Steering Biotech Through Difficult Waters

Currently vice president of business development at Axaron Bioscience AG, Heidelberg, Alrik Koppenhöfer (pictured at left) has moved fast in a very dynamic field to establish himself in senior management just 4 years after completing his PhD. But it hasn't all been plain sailing.

Koppenhöfer studied chemistry in his native Germany, obtaining his degree from the University of Freiburg. For his final year thesis, he studied crystal structures of zinc drug complexes and serendipitously produced the first example of a new kind of crystal, giving him a taste of the excitement of scientific discovery.

Earlier studies abroad--he graduated from a US high school and participated as an undergraduate in an ERASMUS exchange programme between the Universities of Freiburg and Sussex--had whetted his appetite for living abroad. In particular, he says, "the way in which Professor Robert Bray and his team at Sussex University introduced me to the world of laboratory research in enzymology encouraged me to return to the UK" for a PhD in biochemistry. Choosing among several opportunities, he opted to do his graduate studies at Oxford with Stuart Ferguson, studying cytochrome-type enzymes.

During this time, he developed a knack for organisation and fundraising, obtaining funding for his research from 10 different institutions. While his basic requirements were met by a Marie Curie fellowship (from the European Commission), the additional funds enabled him to initiate collaborations with research groups at three other universities, including two in Japan. Meanwhile, he started a successful series of "industry days" for the Oxford University Biochemical Society ( OUBS), at which speakers from life sciences companies introduced the student audience to the world of commercially applied science.

He also got a firsthand taste of the challenges involved in setting up a small business when his wife, fellow chemist Helen Beattie, established a free-lance translating and editing business, OxfordSciText, from their home. In particular, he says, "starting a new business forced Helen and me to think about product positioning, marketing, pricing, and selling a service business via new distribution channels." They also learned to appreciate the specific advantages of business via the Internet, as "Japanese and U.S. West Coast customers benefited from Helen's overnight editorial services."

After finishing his PhD, Koppenhöfer joined Oxford spin-out company International Biomedical and Health Sciences Consortium (IBHSC) as a scientific project manager. This move fulfilled his long-held ambition of working in the health care market. Initially, he had considered training as a medical doctor, but he became more interested in the role that science plays in drug discovery. Moreover, he says, "in the mid-'90s, the visions and successes of the founders of the young British biotech industry very much encouraged me to enter a start-up business in the healthcare field. The OUBS [Oxford University Biochemical Society] industry days were an excellent forum to feel the spirit and excitement of spin-out companies." His roles at IBHSC involved consulting for a leading life sciences company and taking part in the development and co-ordination of a global master plan for drugs against HIV/AIDS. He had to negotiate new partnerships with health care experts and executives, ensuring that the customer's business needs were being addressed.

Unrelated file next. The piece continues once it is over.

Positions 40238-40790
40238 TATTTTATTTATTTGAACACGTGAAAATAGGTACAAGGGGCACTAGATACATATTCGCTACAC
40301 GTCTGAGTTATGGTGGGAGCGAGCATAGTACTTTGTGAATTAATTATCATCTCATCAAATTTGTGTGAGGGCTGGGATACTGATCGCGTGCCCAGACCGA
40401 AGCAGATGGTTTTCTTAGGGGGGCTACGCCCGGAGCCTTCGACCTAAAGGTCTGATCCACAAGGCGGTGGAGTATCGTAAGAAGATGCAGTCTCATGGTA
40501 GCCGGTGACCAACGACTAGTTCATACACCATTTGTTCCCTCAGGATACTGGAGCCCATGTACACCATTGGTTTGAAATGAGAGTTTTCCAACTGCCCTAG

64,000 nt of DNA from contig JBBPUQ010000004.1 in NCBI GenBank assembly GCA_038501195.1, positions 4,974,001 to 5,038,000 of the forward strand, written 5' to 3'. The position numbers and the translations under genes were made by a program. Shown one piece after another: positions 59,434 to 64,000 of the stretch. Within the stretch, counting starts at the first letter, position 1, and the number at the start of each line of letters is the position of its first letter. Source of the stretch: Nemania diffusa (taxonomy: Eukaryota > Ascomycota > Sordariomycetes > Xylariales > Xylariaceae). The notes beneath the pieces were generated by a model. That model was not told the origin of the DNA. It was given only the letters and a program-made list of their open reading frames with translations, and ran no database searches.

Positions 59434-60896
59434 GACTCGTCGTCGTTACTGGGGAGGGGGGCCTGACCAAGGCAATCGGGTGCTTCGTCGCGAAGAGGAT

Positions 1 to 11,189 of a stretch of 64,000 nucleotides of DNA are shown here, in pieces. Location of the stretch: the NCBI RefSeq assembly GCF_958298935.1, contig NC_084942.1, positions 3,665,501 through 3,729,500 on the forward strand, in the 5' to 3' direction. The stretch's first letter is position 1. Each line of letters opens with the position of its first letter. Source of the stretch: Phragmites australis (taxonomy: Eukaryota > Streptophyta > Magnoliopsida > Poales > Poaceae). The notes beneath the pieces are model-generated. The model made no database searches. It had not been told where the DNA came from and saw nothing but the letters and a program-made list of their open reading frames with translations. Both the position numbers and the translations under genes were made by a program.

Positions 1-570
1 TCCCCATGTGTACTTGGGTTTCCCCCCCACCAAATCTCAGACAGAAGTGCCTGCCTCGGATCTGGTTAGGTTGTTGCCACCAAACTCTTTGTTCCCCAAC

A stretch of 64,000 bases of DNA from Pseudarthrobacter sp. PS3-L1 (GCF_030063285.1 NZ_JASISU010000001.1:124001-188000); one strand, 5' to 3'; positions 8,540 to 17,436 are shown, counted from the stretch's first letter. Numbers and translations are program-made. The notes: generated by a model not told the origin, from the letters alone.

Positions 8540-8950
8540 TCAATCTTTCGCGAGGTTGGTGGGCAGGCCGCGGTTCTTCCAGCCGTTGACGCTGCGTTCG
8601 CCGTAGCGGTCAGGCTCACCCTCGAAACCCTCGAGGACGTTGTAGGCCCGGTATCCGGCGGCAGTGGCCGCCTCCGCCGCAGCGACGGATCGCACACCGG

In this position, his general scientific background was useful, as he needed a broad understanding of science and how it can be translated effectively into business. Of the specific skills developed during his studies, he considers the analytical and project management skills to be most important for such work. The latter, he says, also depend on "effective communications skills, which I developed by having lived and worked in several countries."

However, IBHSC's business was based on a single large contract. When this client terminated the agreement, Koppenhöfer was made redundant. Trying his hand at free-lance health care consultancy via the Internet, Koppenhöfer soon realised that the growth of the Internet economy was unsustainable and that free-lance work would not provide him with the career he was looking for.

So in April 2000, Koppenhöfer joined the fast-growing bioinformatics company LION bioscience AG in Heidelberg as a product manager for third-party products. In this role, he was responsible for the in-licensing of software and databases from other companies and institutions. In order to offer complete software solutions to their clients (including pharmaceutical, food, and agrochemical companies), LION had to keep an eye on what software products were available from other companies and institutions. These other organisations included academic and research institutes such as the European Molecular Biology Laboratory in Heidelberg and the European Bioinformatics Institute in Cambridge.